Oxygen evolution reaction. Zhou et al. generated multiple types of vacancies of Co, Fe, and O (Fig. 7A).40 The variation in the electronic structures of CoFe layered double hydroxides (LDHs) and modified-CoFe LDHs via chemical etching (E-CoFe LDHs) was characterized by XAFS, wherein obvious peak intensity changes were shown. Extended XANES oscillation functions revealed that the coordination environment of the metal atoms in the E-CoFe LDHs varied in favor of the electrochemical activity. A modified catalyst with multiple vacancies delivered a lower overpotential of 300 mV at 10 mA cm−2 compared to that delivered by pristine CoFe LDHs (Fig. 7B). Additionally, the fitted Nyquist plot of E-CoFe LDH catalyst demonstrated a smaller charge-transfer resistance for water oxidation as compared to the pristine one (Fig. 7C).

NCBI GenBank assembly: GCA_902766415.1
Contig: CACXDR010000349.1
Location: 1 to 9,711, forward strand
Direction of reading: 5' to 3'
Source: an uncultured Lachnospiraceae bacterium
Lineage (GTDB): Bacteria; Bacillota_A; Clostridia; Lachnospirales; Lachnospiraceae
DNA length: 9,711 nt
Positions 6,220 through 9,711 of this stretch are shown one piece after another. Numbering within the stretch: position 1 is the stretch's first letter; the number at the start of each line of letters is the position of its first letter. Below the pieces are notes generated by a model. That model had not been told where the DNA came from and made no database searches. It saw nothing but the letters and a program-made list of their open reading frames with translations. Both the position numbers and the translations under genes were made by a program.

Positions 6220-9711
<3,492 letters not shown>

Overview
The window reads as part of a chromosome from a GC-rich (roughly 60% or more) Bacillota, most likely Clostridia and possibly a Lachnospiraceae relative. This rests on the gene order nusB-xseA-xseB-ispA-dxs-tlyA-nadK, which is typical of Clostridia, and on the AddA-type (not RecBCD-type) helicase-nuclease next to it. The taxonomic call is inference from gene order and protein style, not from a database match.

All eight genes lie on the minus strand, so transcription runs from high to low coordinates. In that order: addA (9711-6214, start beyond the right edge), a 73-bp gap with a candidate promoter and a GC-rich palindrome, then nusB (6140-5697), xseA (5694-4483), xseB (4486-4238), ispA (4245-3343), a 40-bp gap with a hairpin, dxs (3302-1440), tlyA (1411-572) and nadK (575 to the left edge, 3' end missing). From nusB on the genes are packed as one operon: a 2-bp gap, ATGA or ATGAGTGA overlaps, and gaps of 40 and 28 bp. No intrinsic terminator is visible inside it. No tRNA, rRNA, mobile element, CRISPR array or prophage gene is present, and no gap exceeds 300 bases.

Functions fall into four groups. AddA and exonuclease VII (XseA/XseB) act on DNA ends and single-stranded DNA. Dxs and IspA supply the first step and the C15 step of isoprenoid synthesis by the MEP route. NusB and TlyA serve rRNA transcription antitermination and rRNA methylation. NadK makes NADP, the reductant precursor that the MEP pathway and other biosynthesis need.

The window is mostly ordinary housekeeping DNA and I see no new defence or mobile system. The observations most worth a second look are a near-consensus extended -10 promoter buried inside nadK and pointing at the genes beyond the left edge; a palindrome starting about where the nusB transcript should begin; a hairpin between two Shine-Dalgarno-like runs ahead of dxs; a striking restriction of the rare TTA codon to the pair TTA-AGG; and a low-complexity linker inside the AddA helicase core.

image file: c9ce01883b-f7.tif
Fig. 7 (A) Schematic illustration of E-CoFe LDHs after HNO3 etching. (B) OER performance of CoFe LDHs and E-CoFe LDHs in 1.0 M KOH. (C) Nyquist plots at an overpotential of 270 mV. Reproduced with permission from ref. 40. Copyright 2017 Royal Society of Chemistry. (D) Schematic illustration of defective NiFe LDH. (E) HER performance of v-NiFe LDH at a neutral pH. (F) Nyquist plots of pristine NiFe LDH and v-NiFe LDH nanosheets in 1.0 M PBS electrolyte. Reproduced with permission from ref. 42. Copyright 2019 American Chemical Society.